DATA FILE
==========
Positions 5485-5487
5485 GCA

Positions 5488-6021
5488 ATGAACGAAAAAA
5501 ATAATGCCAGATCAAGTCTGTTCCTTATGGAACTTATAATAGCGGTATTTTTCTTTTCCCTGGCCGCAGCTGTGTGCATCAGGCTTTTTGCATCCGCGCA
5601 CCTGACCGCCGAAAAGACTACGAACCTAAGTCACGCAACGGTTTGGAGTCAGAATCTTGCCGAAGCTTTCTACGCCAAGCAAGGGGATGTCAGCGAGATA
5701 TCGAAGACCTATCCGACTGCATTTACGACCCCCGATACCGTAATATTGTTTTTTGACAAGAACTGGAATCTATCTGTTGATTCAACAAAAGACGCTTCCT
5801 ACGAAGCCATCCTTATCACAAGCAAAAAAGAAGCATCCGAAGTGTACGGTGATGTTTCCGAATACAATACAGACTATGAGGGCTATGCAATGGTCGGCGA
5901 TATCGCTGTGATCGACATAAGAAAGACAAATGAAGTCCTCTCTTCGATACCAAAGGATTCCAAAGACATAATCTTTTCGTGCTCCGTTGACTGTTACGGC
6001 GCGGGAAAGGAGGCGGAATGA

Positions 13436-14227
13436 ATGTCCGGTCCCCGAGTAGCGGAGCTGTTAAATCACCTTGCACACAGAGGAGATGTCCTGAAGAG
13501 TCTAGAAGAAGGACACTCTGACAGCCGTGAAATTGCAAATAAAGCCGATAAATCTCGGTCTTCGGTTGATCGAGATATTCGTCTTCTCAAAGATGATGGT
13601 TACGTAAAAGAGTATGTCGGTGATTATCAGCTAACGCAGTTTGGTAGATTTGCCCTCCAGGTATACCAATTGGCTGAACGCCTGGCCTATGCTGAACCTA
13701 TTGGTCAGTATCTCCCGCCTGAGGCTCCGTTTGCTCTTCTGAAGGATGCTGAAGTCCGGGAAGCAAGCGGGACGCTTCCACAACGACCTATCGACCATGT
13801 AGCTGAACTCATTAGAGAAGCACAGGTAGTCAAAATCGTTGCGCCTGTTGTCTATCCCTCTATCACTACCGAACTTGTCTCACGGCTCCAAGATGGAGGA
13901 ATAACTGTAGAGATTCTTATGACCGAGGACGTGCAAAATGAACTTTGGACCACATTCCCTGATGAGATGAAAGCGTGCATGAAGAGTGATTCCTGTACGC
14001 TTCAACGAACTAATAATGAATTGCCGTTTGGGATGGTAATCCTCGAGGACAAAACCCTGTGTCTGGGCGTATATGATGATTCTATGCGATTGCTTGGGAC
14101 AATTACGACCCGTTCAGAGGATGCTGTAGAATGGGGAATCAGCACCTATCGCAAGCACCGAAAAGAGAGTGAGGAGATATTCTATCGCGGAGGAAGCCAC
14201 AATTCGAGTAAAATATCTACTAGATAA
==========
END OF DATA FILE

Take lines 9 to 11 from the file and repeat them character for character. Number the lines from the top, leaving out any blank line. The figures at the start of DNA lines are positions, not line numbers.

5901 TATCGCTGTGATCGACATAAGAAAGACAAATGAAGTCCTCTCTTCGATACCAAAGGATTCCAAAGACATAATCTTTTCGTGCTCCGTTGACTGTTACGGC
6001 GCGGGAAAGGAGGCGGAATGA

Positions 13436-14227